The counting twinprimes project of the hcc 68000 gg and the
Forth gg.
A prime is a number with no (precisely: only trivial) dividers, such as
17 or 10003. Of course these numbers are divisable by themselves or 1,
so mathematicians prefer to say having "no non-trivial" dividers.
Twinprimes are primes with a difference of 2 e.g. 17 and 19.
Apparently nobody has come up with a better way for counting twinprimes
than using a sieve for finding primes, and inspecting the sieve.
This means that we need not bother to study sophisticated math papers,
and can concentrate on programming a sieve that is optimal for the
computers we use.
There is some controversy about the question how much can be gained by
using assembly language versus a high level programming language. Some
claim that there will allways remain a gap of a factor five in speed. I
agree with that. The reason is that in assembler one will try to addapt
the data structure to the algorithm and the algorithm to the available
assembler instructions and architectural circumstances. . Of course one
can do that in C too (to a certain extent, one will never be able to
take advantage of the SETB setbit instruction of the Pentium to deliver
the previous value in the Carry bit) but I would say that one is using C
for an assembler, a crippled assembler, properly speaking. An assembler
programmer could base his data structures on the existance of a single
instruction. Nobody is talking portability here, or objects.
Patterns with twin primes.
I have introduced a Forth program that implements a sieve where a lot of
numbers are not even considered. The sieve represents only the numbers
1, 7,11,13,17,19,23,29,
31,37,41,43,47,49,53,59,
61,67,71,73,77,79,83,89
91,97,101,103,107,109,113,119
etc.
So no multiples of 2, 3 or 5 are present in the table. After 30 (=2*3*5)
the pattern repeats itself.
Look how efficient this is! In this part of the table only 49, 77 and
91 are not prime.
Each row fits comfortably in a byte. This means that in a table of 1
Mbyte we can sieve all numbers up till 30,000,000.
Counting the primes goes very fast too, using a lookup table:
instead of counting the bits that are up, we index into a table.
The table looks as follows:
byte value value in binary table contains number of bits up
(decimal)
00H 00000000B 0
01H 00000001B 1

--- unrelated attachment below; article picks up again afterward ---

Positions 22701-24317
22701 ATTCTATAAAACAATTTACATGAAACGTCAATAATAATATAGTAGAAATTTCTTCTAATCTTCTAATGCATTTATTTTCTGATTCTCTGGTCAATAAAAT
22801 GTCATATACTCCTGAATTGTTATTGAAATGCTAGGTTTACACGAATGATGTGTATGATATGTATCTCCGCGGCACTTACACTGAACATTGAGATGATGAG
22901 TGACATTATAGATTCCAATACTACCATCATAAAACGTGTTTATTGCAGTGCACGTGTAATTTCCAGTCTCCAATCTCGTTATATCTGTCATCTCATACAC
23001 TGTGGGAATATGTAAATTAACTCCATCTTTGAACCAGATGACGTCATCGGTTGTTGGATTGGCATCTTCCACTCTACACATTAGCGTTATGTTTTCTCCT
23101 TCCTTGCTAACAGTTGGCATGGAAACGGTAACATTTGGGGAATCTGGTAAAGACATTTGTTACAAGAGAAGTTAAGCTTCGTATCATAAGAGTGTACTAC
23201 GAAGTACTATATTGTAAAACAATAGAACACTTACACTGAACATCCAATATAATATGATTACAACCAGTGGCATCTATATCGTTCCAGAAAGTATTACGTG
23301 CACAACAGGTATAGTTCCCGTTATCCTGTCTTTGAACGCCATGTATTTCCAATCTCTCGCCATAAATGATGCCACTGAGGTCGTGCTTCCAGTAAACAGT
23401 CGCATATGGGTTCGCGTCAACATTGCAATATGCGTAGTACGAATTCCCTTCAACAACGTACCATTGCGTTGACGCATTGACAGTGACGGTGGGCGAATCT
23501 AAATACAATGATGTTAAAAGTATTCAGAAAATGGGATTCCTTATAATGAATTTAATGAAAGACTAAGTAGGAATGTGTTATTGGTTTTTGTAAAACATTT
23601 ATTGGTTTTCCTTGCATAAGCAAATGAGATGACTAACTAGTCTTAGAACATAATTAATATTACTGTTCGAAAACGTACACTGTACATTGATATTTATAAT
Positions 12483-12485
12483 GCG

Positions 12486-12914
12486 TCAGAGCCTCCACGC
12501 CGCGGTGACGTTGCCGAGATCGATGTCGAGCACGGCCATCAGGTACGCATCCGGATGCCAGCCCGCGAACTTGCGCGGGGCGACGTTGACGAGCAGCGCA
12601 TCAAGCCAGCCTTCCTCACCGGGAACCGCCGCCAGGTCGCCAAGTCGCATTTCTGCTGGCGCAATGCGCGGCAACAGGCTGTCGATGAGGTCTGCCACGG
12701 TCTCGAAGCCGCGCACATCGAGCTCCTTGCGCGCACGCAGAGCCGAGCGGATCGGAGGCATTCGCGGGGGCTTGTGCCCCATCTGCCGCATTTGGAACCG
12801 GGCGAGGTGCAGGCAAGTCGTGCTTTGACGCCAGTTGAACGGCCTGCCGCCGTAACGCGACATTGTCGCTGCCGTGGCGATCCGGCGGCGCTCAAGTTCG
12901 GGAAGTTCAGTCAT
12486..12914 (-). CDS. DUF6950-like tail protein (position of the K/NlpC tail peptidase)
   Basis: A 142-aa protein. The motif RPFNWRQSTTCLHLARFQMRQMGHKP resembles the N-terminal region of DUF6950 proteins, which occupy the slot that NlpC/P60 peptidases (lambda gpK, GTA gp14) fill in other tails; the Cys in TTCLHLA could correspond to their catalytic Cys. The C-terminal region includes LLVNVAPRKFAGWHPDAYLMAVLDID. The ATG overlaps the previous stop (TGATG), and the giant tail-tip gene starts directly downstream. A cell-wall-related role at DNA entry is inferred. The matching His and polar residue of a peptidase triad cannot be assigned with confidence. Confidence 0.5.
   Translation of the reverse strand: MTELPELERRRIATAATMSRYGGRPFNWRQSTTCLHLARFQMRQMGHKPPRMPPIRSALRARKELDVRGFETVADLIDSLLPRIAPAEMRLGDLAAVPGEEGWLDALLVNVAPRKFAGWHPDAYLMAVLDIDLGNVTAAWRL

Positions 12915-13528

02H 00000010B 1
03H 00000011B 2
04H 00000100B 1
..
FDH 11111101B 7
FEH 11111110B 7
FFH 11111111B 8
On the transputer we would never do that. Because there is an assembler
intruction for counting bits.
Lets have another look at the table, with twinprimes in mind.
1, 7,11,13,17,19,23,29,
31,37,41,43,47,49,53,59,
61,67,71,73,77,79,83,89,
91,97,101,103,107,109,113,119
Apparently we can have twinprimes that cross a row boundary, such as 29
and 31 (not 89 and 91! Not all numbers in the table are primes).
By regrouping we get
1, 7,
11, 13, 17, 19, 23, 29, 31, 37,
**** **** ****
41, 43, 47, 49, 53, 59, 61, 67,
**** **** ****
71, 73, 77, 79, 83, 89 91, 97,
**** **** ****
101,103,107,109,113,119
**** **** ****
Now twin primes cannot cross a boundary and we can do the same trick a
as before:
( 01H represents the 30-folds+11, i.e. the first column, 02H the second
column, etc.)
byte value valu in binary table= number of twin primes up
(decimal)
00H 00000000B 0
01H 00000001B 0
02H 00000010B 0
03H 00000011B 1
04H 00000100B 0
..
CFH 01101111B 3
..
FDH 11111101B 2
FEH 11111110B 2
FFH 11111111B 3
Other observations that may help.
The column under 23 and 37 can never be part of a twin prime.
So we need not store these numbers in the table. Leaving them out would
make the program too complicated. What we can do is, regard these
numbers as non-primes from the beginning and just not bother to mark
them as non-primes, this saves us one quarter of the marking effort.
Suppose we treat the first (ten) million as special, maybe with a
special small program. Then we need not bother about the small primes
like 2,3 and 5 that lead to exceptions (3 and 5 form a twin prime, as do
5 and 7). Why not use the well known fact that there are 8169 twins
under 10^6 (or 58980 under 10^7) [Paulo Ribenboim, The new book of prime